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New Venus map indicates at its volcanic past

An artist's impression of Venus Express orbiting Venus. -- Image credit: ESA

PARIS (BNS): A new map of Venus’s southern hemisphere, charted out by European Space Agency’s Venus Express, has hinted that the planet might have a plate tectonics system, indicating the presence of volcanoes, and an ocean of water in the past.

The Venus Express, orbiting Venus for the last three years, has mapped for the first time, the planet’s southern hemisphere at infrared wavelengths, according to the ESA.

The map comprises over a thousand individual images, taken between May 2006 and December 2007. Although radar systems have been used in the past to provide high-resolution maps of Venus’ surface, the map produced by Venus Express takes a closer look at the chemical composition of the planet’s rocks.

The new data strengthen astrologers’ belief that the highland plateaus of Venus are ancient continents, once surrounded by ocean and produced by past volcanic activity.

“This is not proof, but it is consistent. All we can really say at the moment is that the plateau rocks look different from elsewhere,” said Nils Müller at the Joint Planetary Interior Physics Research Group of the University Münster and DLR Berlin, who headed the mapping work.

The rocks look different because of the amount of infrared light they radiate into space, similar to the way a brick wall heats up during the day and gives off its heat at night. Besides, different surfaces radiate different amounts of heat at infrared wavelengths owing to a material characteristic known as emissivity.

The Visible and Infrared Thermal Imaging Spectrometer (VIRTIS) instrument captured this infrared radiation during Venus Express’s night-time orbits around the planet’s southern hemisphere, the space agency said.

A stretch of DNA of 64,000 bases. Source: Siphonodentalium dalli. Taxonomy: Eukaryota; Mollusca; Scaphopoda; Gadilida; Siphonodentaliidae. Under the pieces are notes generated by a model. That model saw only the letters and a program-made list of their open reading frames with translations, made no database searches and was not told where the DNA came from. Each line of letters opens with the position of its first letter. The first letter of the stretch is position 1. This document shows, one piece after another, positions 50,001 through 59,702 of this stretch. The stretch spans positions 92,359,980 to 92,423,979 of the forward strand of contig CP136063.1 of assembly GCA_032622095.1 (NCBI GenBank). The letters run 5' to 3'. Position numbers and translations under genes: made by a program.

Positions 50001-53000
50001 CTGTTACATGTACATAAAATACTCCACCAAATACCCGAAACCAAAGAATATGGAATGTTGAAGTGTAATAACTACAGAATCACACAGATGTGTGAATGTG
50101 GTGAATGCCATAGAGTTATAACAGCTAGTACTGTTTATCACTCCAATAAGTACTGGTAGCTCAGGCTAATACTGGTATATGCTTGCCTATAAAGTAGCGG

The new map shows that the rocks on the Phoebe and Alpha Regio plateaus are lighter in colour and look old compared to those found in majority parts of the planet. On Earth, such light-coloured rocks are usually granite and form continents.

Granite is formed when very old rocks, made of basalt, are driven down into the planet by shifting continents, a process known as plate tectonics. The water combines with the basalt to form granite and the mixture is reborn through volcanic eruptions.

“If there is granite on Venus, there must have been an ocean and plate tectonics in the past,” said Müller.

According to him, the only way to know for sure whether the highland plateaus are continents is to send a lander to the region. Over time, Venus’ water has been lost to space, but there might still be volcanic activity. The infrared observations are very sensitive to temperature. But in all images they saw variations of only 3–20°C, instead of the kind of temperature difference they would expect from active lava flows.

Although Venus Express did not see any evidence of ongoing volcanic activity this time around, Müller did not rule it out. “Venus is a big planet, being heated by radioactive elements in its interior. It should have as much volcanic activity as Earth,” he said. Indeed, some areas do appear to be composed of darker rock, which hints at relatively recent volcanic flows.

The new map gives astronomers another tool in their quest to understand why Venus is so similar in size to Earth and yet has evolved so differently.

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